White-clawed Crayfish

  

White-clawed crayfish survey mitigationPBA are leading white-clawed crayfish (WCC) specialists, providing surveys, rescues, mitigation works and translocations to new sites. Since 2001, we have also delivered national and regional crayfish training for CIEEM etc.

 

White-clawed crayfish are classified as Endangered in the IUCN Red List of Endangered Species and their populations are declining throughout much of their range. It is predicted that the species will face extinction in much of their former range within the next few decades. White-clawed crayfish populations are under threat from: (i) a fungal-like disease, ‘crayfish plague’; (ii) direct competition from introduced alien crayfish species; and, (iii) biochemical degradation of lotic/lentic habitats.

  

White-clawed crayfish are protected under Schedule 5 of the Wildlife & Countryside Act 1981 (as amended). As an Annex II species under the Habitats Directive, member states are required to maintain favourable conservation status through the selection of a series of European Sites. Only a decade or so since site selection, only two SAC now support white-clawed crayfish populations in favourable condition.

  

White-clawed crayfish conservationWhite-clawed crayfish may be surveyed by a range of methods, including diurnal refuge search, nocturnal activity survey, passive trapping, and otter spraint examination. Of these, the most widely applied method at relatively shallow clear-water lotic situations is diurnal refuge search, carried out in low flow conditions, and scheduled between July and September. A Natural England licence is required to survey white-clawed crayfish and guidance on competence for white-clawed crayfish survey should be followed (Bradley & Peay, 2013).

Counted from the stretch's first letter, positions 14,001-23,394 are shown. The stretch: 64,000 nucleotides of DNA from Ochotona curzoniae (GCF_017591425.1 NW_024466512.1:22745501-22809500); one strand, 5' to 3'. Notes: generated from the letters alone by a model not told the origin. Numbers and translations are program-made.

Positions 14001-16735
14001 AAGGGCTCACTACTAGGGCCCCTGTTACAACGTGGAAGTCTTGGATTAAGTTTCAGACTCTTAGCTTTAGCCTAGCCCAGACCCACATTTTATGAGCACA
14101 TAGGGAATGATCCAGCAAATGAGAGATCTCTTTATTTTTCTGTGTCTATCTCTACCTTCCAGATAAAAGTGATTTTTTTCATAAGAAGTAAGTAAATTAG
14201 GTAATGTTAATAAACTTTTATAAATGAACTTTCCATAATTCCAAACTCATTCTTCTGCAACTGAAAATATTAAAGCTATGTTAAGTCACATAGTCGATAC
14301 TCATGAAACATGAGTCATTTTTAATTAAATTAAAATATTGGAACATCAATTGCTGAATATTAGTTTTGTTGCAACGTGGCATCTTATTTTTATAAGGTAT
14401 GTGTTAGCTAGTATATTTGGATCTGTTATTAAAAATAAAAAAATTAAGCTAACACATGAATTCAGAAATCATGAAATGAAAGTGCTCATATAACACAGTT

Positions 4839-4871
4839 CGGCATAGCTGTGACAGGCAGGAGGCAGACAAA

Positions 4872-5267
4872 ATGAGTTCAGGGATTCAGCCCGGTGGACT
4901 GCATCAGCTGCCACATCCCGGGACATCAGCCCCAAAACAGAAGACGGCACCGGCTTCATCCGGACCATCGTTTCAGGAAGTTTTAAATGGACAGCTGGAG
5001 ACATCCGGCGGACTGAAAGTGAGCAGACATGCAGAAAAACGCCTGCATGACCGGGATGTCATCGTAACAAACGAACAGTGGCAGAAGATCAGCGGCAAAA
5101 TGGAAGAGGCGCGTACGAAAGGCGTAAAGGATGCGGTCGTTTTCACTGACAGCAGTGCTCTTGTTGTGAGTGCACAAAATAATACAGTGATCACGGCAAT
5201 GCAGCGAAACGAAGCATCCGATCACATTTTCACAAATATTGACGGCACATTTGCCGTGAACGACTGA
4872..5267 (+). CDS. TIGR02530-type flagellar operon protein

The SAC monitoring protocol is based upon diurnal inspection of 50 refuges per site, with the aim of detecting sites supporting a relatively high-density of white-clawed crayfish. The standard SAC protocol though has not been designed to survey species distribution. A 2004 reconnaissance survey, carried out for the Environment Agency (Pugh, Bradley & Lobo, 2005) applied a more intensive diurnal inspection survey method, which recorded species presence at 3x the number of locations.

 

PBA has unequalled capabilities in the survey and monitoring of white-clawed crayfish, and (importantly) the experience to interpret survey results, assess population status, risk assessments, and to assist with conservation initiatives. We can help you with:

  

Baseline surveys

Population status assessment

Risk assessment

Development mitigation

Quarantine & ‘Ark Site’

Training and guidance (CIEEM training)

  

If you have any queries or think you may require these services please contact us.

 

White-clawed crayfish survey calendar